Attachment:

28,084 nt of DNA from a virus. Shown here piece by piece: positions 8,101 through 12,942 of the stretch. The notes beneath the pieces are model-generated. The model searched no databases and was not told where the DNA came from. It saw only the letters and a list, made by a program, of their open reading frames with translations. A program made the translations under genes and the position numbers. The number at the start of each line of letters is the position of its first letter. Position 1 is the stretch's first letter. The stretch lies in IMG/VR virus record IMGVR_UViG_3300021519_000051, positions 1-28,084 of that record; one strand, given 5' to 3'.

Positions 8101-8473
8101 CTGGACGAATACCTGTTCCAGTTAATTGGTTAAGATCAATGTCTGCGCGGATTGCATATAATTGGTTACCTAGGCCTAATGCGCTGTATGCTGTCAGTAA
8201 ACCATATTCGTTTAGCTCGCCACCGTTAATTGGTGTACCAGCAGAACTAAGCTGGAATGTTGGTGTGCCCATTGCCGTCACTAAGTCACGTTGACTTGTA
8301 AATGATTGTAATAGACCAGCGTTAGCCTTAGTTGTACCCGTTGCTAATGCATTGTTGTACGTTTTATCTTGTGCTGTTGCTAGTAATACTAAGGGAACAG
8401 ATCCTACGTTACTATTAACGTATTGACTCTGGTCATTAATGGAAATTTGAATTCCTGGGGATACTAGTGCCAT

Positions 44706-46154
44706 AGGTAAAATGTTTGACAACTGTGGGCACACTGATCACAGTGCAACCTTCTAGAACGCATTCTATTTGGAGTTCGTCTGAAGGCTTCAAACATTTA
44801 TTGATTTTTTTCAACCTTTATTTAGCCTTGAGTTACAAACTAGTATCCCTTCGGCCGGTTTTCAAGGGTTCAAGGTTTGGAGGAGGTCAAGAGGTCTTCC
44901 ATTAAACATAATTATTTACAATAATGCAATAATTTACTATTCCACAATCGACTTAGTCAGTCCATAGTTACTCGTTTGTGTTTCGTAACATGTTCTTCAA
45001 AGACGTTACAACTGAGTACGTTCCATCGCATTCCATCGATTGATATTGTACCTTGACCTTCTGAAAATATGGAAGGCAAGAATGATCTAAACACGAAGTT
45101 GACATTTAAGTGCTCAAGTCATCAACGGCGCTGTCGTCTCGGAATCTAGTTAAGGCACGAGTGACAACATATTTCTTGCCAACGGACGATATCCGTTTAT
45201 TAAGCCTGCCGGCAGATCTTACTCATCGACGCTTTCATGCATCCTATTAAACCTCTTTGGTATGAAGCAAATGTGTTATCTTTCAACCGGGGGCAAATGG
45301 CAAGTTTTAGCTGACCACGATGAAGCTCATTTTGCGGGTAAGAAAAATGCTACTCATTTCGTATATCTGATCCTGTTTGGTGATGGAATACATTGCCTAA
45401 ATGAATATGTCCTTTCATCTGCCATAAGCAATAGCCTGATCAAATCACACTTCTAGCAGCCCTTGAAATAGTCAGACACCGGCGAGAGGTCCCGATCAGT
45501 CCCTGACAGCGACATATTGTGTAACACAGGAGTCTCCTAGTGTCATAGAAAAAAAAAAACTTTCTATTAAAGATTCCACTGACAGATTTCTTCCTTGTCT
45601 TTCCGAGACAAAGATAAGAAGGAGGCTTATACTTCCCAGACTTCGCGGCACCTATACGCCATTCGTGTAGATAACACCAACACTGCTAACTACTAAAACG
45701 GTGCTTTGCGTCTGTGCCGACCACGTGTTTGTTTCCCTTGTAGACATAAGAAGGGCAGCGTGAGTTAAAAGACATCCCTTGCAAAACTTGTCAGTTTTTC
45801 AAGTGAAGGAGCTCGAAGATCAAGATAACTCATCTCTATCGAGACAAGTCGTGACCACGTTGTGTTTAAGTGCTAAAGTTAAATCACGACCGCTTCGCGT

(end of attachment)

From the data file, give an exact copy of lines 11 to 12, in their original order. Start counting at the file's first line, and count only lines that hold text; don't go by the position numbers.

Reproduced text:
45001 AGACGTTACAACTGAGTACGTTCCATCGCATTCCATCGATTGATATTGTACCTTGACCTTCTGAAAATATGGAAGGCAAGAATGATCTAAACACGAAGTT
45101 GACATTTAAGTGCTCAAGTCATCAACGGCGCTGTCGTCTCGGAATCTAGTTAAGGCACGAGTGACAACATATTTCTTGCCAACGGACGATATCCGTTTAT